Lawsuit Filed To Stop Military Training Facility In Ocotillo
Two Groups Claim Facility Would Spoil Desert Silence, Water Supply
Wednesday, January 26, 2011
A law-enforcement training facility planned in Imperial County is awash in controversy. Two environmental groups have filed suit, saying the development doesn't fit the area's rural character.
Two environmental groups have filed a lawsuit to block a law-enforcement training facility in Imperial County. The groups say the development doesn't fit the area's rural character.
The lawsuit claims the Imperial County Board of Supervisors should not have approved a development called Wind Zero in December.
The developers want to build a 1,000-acre military and law-enforcement training camp in Ocotillo, with indoor and outdoor shooting ranges.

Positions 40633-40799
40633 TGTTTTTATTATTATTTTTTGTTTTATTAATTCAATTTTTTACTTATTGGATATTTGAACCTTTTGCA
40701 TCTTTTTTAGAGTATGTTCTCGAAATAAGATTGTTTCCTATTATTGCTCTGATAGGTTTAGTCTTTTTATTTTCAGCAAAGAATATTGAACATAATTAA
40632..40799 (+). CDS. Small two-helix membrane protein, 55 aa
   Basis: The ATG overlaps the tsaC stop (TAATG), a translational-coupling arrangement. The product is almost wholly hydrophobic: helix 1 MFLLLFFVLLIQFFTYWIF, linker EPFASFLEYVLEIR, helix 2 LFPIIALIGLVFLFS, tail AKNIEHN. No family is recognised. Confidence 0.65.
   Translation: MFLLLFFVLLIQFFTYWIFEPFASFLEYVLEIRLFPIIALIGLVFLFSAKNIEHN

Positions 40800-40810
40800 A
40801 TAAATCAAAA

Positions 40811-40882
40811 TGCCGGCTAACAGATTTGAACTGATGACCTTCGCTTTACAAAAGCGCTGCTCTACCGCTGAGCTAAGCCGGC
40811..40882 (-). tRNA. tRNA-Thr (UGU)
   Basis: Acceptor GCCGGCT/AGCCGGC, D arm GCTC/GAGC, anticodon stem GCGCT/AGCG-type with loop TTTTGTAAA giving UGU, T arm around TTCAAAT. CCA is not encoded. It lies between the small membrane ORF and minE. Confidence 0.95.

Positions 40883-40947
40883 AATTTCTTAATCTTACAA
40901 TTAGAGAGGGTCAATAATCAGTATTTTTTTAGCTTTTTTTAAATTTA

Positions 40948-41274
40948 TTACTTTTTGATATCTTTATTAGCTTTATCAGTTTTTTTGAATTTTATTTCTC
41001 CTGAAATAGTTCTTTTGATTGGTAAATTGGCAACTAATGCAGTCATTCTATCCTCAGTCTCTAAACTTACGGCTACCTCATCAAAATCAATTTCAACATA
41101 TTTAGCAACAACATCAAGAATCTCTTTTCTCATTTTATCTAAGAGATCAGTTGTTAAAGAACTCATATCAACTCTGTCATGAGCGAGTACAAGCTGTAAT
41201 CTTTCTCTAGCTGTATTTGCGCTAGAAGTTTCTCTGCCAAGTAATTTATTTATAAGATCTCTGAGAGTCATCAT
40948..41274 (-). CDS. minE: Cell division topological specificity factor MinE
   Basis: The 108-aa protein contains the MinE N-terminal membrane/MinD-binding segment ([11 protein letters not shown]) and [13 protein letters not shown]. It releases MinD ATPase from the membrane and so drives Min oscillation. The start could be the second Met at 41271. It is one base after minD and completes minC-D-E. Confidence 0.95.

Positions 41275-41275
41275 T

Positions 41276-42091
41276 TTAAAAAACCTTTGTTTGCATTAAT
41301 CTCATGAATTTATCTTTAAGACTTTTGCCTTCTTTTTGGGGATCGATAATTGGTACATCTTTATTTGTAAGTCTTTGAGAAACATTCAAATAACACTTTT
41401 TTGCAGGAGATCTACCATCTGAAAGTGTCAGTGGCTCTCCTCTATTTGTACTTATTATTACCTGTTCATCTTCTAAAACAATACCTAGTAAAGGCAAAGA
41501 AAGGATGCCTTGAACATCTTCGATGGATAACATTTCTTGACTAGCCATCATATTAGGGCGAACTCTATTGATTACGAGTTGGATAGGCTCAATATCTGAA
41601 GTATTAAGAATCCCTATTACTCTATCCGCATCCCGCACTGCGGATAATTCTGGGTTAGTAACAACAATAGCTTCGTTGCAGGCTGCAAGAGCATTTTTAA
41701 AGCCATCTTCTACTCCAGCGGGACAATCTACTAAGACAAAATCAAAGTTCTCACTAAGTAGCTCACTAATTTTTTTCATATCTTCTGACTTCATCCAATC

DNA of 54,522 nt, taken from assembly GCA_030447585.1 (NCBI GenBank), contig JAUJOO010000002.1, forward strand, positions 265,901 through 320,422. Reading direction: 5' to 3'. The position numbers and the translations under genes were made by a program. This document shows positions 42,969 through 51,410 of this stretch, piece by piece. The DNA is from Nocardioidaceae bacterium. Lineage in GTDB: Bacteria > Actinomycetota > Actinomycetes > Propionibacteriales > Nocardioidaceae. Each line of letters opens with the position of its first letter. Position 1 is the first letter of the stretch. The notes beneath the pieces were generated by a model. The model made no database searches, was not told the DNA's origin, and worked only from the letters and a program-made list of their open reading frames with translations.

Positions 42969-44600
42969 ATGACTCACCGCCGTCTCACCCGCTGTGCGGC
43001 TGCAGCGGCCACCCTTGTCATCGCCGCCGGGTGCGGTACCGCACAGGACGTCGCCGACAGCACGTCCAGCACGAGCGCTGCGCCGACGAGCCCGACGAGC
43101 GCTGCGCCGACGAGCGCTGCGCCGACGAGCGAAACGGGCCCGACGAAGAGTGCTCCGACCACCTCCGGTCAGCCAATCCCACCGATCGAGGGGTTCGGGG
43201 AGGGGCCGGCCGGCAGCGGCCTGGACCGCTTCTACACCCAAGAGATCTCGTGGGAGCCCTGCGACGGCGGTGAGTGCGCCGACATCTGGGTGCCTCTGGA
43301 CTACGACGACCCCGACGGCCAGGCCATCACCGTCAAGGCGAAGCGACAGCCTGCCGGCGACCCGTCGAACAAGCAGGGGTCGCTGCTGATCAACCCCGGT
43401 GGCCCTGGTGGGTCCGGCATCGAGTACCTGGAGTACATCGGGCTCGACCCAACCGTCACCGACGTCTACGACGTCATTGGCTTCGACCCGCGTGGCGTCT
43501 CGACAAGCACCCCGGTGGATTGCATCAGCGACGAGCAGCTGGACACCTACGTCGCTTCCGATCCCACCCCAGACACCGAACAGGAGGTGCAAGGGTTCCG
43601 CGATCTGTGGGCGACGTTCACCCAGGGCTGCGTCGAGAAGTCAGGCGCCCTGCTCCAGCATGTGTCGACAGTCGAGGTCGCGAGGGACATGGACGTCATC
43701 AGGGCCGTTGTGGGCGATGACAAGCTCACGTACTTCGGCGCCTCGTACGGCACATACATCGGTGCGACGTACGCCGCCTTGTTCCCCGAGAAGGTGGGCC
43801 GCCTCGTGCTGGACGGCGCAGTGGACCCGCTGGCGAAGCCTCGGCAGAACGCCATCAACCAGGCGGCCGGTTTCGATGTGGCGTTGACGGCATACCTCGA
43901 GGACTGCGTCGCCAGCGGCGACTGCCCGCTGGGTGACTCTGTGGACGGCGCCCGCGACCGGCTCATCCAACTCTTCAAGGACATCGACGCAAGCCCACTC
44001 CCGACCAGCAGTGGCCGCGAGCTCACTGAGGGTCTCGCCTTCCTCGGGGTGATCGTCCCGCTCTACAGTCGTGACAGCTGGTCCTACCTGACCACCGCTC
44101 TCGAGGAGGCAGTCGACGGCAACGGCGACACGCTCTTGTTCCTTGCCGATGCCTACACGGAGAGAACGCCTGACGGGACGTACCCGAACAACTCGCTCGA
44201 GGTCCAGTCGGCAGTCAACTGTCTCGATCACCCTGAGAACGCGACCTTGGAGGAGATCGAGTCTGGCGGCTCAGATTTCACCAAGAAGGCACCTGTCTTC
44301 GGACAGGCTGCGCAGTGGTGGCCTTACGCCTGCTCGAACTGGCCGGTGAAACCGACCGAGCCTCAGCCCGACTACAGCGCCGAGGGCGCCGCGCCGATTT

Terry Weiner with the Desert Protective Council said the suit asks that all permits and plans for development of the site be rescinded.
"And it's an intensive use that's totally incompatible with the Ocotillo/Nomirage community plan," said Weiner.
The Supervisors, she said, failed to consider the impact on a local aquifer that provides the Ocotillo area with its drinking water.
"The completed development would use as much as 89 acre-feet of groundwater each year, pumping it from an aquifer that is already in decline," said Weiner.
She also said the impact of noise levels were not adequately analyzed.
Weiner said the Wind Zero project would include a six-mile race track, two helipads, a landing strip and 56 aircraft hangars.
She said the project would also include a gated community with 32 luxury townhouses, a 150-unit RV park and 100-room hotel, restaurants, and support and maintenance facilities.
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